As Obama's campaign promise to close Gitmo quickly comes due, there is still some indecision about what to do with the almost 200 prisoners that remain. Brees, like your humble blogger, believes that closing the prison is a huge mistake:
"I can say this after that experience -- the worst thing we can do is shut that baby down, for a lot of reasons," Brees said. "But I think there's a big misconception as to how we are treating those prisoners; those detainees over there. They are being treated probably 10 times better than any prisoner in a U.S. prison."As I've posted before, those prisoners have it much better in Gitmo than they EVER had it in Afghanistan or Yemin or wherever they came from, and certainly better than they would have it in a SuperMax prison within the United States. That is, unless Obama is planning on loosening restrictions in a SuperMax to the point that they are in Gitmo. We might be seeing signs of this in the decision of Attorney General Holder in allowing the SAMS on Richard C. Reid to expire on the grounds that they were a violation of his First Amendment rights. Yes, at Gitmo they are in detention and don't have freedom; nobody says it's Disneyland, but it beats a SuperMax.
For Duncan's part, he calls the statements of Drew Brees "eye opening." Brees points out that the detainees can watch television, pray five times a day, play Wii, watch movies, receive letters and phone calls, write and phone home, and as I've written about before, they have the best medical care possible, as well as personalized diet plans.
Duncan is quick to point out that this was not always the case and he seems to be trying to make the point that Gitmo is an inhumane place. He says:
I'm sure Brees accurately described the conditions at Gitmo during his visit. But clearly that wasn't the case previously. An 18-month investigation by the United Nations Commission on Human Rights in 2006 charged U.S. officials with human rights violations against the prisoners and urged the U.S. to close the military prison in Cuba. President Barack Obama announced in January plans to close the detention center at the Guantanamo Bay Naval Base within a period of no later than one year and to prohibit cruel, inhuman, or degrading treatment in interrogations of detained individuals.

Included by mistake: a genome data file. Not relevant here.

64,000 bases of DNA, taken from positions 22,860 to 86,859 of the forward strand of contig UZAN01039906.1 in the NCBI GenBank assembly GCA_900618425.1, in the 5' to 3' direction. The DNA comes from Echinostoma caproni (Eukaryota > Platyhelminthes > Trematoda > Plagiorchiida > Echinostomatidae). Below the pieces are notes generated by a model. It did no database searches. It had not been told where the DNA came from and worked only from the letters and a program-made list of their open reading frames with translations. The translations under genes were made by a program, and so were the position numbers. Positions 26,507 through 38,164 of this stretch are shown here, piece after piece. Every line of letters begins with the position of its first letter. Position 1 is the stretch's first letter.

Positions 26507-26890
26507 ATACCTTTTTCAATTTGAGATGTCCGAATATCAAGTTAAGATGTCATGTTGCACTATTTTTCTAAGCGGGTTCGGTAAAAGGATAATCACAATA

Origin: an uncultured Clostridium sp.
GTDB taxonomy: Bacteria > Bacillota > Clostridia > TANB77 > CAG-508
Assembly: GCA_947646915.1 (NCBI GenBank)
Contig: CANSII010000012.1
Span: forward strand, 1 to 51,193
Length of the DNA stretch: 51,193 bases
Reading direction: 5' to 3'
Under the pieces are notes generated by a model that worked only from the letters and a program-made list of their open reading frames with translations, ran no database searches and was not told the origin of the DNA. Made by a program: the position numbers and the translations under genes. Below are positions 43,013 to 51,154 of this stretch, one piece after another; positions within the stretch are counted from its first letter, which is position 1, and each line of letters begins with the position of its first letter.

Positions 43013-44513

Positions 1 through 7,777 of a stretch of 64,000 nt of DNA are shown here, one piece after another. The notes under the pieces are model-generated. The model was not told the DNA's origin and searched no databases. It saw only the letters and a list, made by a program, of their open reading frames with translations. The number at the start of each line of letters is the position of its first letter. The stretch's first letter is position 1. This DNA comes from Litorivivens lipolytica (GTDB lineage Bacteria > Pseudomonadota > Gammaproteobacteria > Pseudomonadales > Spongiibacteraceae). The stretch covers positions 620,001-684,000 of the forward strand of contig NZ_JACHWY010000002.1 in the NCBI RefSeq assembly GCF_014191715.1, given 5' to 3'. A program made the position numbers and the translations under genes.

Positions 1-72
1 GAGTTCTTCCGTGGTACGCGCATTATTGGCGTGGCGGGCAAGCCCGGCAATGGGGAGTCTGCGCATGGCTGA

Any abuses that occurred at Gitmo were in the early days, right after it was hastily formed from the need of detaining terrorists attempting to kill Americans in connection with the 9/11 attacks. Those conditions have long since been corrected.
Duncan then laments that Brees' comments "flew under the radar" in the press but that they did (thank goodness!) resonate with some Saints fans who left negative comments on a popular fan blog.
Drew Brees is an active supporter of our military. The people at Gitmo did not put on a show just for his visit. Brees did not embellish what he saw there. In fact, much of what he reported, especially as to the restraint the guards must show in the face of detainees who fling feces and urine at them on a daily basis, is also recorded in Lt. Col. Gordon Cucullu's book Inside Gitmo.
Representative Jan Schakowsky wrote on Huffington Post about her recent trip to Gitmo. She's concerned about the rights of the detainees. She describes "Camp 4 where prisoners live in barrack-style units, 5 to a unit (though built to accommodate 10) who are 'free' to move in and out of an outdoor yard 20 hours per day. Camp 5 and 6 are medium and maximum (not counting the high value detainees) and visitors are shown the small individual cells and are told that these prisoners are given up to 4 hours per day out in the yard with other prisoners. Camps 4, 5, 6 are comfortably air-conditioned." Terrible. Just terrible.
Schakowsky's main point seems to be that Gitmo must be closed because nobody there has been convicted of doing anything wrong. While everyone loves to blame Bush, remember that one of Obama's first acts was the delay of the tribunals. In the meantime, Team Obama began to figure out how to deal with the prisoners.
The Gitmo prisoners are slowly being filtered out into the world as Obama prepares to close the prison. The New York Times reported this week that Ireland has agreed to accept two of them. No word on if they will be freed, incarcerated, monitored, nothing. And it was reported yesterday that a judge has ordered Mohammed Jowad freed, saying "Enough has been imposed on this young man to date." He was charged with throwing a hand grenade in 2002 that injured two American soldiers and their Afghan interpreter. Thomas Joscelyn writes in today's Weekly Standard of another release, that of Khaled al Mutayri. Judge Colleen Kollar-Kotelly ordered him released on Wednesday.
One by one many of them will be free to attack us again.
But this does not seem to bother people like Jeff Duncan or Rep. Jan Schakowsky who appear to be more concerned about the rights of terrorists than the rights and safety of Americans.